Wednesday’s developments came as federal agents were continuing to examine Warner’s digital footprint and writings, a law enforcement official said.

Throckmorton told the Tennessean newspaper that Perry had fears about her safety and thought Warner might harm her. Throckmorton was also at the scene that day and told officers that Warner “frequently talks about the military and bomb making,” the police report said. Warner “knows what he is doing and is capable of making a bomb,” Throckmorton said to responding officers.

After officers visited Warner’s home, the Police Department’s hazardous-devices unit was given a copy of the police report. During the week of Aug. 26, 2019, the unit contacted Throckmorton. Police said officers recalled Throckmorton saying that Warner “did not care for the police” and that he would not allow Warner “to permit a visual inspection of the RV.”

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Throckmorton disputes that he told police they couldn’t search the vehicle. “I have no memory of that whatsoever,” he told the Tennessean. “I didn’t represent him anymore. He wasn’t an active client. I’m not a criminal defense attorney.”

Throckmorton told the newspaper that he represented Warner in a civil case several years ago and that Warner was no longer his client in August 2019. “Somebody somewhere dropped the ball,” he said.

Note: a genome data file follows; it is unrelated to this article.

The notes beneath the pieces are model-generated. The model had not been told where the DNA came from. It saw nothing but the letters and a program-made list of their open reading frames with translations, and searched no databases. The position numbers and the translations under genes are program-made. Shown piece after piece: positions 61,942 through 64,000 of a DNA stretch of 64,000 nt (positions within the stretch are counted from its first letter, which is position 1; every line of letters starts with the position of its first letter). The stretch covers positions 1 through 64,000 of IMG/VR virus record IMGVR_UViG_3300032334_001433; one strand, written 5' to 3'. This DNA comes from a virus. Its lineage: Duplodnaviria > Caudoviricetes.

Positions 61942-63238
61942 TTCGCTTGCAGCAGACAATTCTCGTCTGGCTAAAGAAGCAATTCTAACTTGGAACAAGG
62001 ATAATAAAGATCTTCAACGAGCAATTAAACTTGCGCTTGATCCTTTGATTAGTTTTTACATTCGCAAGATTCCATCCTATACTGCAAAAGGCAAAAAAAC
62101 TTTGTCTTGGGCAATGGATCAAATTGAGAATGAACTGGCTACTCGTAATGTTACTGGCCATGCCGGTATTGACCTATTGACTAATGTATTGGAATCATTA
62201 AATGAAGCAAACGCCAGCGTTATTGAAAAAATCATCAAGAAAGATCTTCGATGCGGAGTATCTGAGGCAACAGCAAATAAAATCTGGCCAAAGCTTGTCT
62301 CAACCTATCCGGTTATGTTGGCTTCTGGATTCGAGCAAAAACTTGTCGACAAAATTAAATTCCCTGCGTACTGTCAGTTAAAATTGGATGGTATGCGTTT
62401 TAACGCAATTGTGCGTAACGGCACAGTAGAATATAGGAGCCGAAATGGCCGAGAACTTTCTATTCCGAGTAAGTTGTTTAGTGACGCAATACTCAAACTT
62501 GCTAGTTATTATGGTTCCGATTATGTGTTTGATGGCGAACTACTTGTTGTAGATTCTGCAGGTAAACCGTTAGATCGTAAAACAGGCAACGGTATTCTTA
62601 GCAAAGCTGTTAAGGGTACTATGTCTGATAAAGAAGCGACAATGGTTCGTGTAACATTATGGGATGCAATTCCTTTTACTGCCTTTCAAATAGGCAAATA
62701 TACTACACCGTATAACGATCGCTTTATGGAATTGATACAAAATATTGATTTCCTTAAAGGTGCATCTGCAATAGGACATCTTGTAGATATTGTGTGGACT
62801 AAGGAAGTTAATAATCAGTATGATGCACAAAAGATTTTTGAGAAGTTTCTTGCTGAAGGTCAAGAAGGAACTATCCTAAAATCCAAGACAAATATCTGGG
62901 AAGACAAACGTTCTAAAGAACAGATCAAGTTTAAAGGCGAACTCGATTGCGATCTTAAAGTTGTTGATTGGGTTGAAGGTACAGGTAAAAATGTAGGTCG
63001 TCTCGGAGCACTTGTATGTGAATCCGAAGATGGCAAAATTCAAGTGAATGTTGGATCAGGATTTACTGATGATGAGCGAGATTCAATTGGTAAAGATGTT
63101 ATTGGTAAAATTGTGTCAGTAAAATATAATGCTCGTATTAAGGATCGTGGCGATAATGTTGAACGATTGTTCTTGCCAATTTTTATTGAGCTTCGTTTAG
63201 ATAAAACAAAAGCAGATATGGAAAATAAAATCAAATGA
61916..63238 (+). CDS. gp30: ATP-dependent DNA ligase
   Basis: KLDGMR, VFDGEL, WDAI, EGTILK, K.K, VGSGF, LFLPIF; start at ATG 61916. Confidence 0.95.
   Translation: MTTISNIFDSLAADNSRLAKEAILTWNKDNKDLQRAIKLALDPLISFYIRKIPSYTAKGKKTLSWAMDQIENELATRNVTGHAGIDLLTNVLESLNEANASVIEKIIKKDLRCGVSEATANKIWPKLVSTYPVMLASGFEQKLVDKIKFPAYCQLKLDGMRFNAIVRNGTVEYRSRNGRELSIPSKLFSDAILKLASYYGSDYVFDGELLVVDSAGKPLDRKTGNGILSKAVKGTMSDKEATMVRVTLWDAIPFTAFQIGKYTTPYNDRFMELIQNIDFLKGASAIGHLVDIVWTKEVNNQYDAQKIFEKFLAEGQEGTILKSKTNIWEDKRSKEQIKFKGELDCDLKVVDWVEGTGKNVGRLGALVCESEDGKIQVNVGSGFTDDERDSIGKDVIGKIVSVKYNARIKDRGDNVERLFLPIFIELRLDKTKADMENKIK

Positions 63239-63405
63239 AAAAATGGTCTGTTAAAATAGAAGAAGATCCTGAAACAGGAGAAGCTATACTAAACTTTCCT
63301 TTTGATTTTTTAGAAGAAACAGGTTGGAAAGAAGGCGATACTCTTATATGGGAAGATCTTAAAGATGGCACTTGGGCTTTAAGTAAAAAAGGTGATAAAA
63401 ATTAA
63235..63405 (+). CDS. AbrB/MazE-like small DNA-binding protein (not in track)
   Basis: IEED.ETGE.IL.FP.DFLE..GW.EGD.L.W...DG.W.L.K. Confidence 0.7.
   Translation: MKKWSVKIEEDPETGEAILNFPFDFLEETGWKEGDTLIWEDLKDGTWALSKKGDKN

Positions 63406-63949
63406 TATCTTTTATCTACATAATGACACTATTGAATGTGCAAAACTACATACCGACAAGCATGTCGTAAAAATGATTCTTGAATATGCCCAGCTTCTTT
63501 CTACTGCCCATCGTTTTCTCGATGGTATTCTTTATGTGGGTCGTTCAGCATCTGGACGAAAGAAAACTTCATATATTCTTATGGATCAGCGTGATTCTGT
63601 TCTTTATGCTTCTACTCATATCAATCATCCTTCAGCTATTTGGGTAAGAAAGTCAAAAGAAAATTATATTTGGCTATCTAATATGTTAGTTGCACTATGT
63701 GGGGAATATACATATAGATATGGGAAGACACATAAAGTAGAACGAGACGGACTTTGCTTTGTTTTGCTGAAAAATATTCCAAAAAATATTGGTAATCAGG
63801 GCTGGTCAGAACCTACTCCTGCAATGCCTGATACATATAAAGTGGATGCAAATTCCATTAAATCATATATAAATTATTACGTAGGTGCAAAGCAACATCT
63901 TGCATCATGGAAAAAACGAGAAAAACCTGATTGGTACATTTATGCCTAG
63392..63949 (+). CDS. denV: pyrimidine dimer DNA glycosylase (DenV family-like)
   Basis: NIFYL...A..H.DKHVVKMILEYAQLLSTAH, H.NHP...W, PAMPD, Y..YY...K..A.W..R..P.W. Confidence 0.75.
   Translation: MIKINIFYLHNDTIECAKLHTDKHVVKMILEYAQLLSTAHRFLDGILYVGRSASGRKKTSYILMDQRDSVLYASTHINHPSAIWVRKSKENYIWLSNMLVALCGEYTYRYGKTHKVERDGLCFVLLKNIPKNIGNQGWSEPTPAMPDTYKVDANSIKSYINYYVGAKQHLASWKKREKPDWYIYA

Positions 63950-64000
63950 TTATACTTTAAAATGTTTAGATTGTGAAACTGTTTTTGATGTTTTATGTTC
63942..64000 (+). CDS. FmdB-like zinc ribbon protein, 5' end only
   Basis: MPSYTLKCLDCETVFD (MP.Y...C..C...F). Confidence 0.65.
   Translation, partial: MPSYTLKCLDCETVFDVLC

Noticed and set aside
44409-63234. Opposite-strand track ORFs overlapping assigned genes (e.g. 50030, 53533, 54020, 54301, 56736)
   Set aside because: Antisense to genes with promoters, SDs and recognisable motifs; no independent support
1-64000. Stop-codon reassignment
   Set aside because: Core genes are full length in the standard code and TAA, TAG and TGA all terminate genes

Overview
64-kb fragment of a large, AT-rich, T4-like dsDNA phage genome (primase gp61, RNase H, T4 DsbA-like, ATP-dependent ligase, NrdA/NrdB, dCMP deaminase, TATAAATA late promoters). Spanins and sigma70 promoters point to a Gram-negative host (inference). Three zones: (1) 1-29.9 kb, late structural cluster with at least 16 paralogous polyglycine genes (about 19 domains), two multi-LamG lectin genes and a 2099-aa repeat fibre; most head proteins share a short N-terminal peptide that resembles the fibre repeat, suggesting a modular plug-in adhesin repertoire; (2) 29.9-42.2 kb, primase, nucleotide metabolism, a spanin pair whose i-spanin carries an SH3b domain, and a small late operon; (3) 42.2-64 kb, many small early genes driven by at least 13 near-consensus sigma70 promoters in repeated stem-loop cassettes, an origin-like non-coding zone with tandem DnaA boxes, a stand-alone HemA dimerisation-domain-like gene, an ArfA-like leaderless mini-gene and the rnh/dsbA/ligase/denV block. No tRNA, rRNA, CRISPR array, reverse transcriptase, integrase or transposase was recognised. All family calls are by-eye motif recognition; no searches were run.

“Of all the thousands of songs — why this one?” singer Petula Clark wonders after her `1964 hit, “Downtown,” was played in the Nashville bombing on Christmas.

A day after officers visited Warner’s home, the police report and identifying information about Warner were sent to the FBI to check their databases and determine whether Warner had prior military connections, police said.

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Later that day, the Police Department said “the FBI reported back that they checked their holdings and found no records on Warner at all.” FBI spokesman Darrell DeBusk told the Tennessean that the FBI had conducted a standard agency-to-agency record check.

Six days later, “the FBI reported that Department of Defense checks on Warner were all negative,” the police department said.

No other information about Warner came to the department or the FBI’s attention after August 2019, police said. “At no time was there any evidence of a crime detected and no additional action was taken,” the statement said. “The ATF [Bureau of Alcohol, Tobacco, Firearms and Explosives] also had no information on him.”

Warner’s only arrest was on suspicion of a 1978 marijuana-related offense.

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The Nashville bombing happened on Christmas morning, well before downtown streets were bustling with activity. Police were responding to a report of shots fired when they encountered the RV blaring a recorded warning that a bomb would detonate in 15 minutes.

Then, for reasons that may never be known, the audio switched to a recording of Petula Clark’s 1964 hit “Downtown” shortly before the blast. Dozens of buildings were damaged and several people were injured.

Investigators have not uncovered a motive for the bombing, nor was it revealed why Warner had selected that particular location, which damaged an AT&T building and wrought havoc on cellphone, police and hospital communications in several Southern states as the company worked to restore service. The company said Monday that the majority of services had been restored for residents and businesses.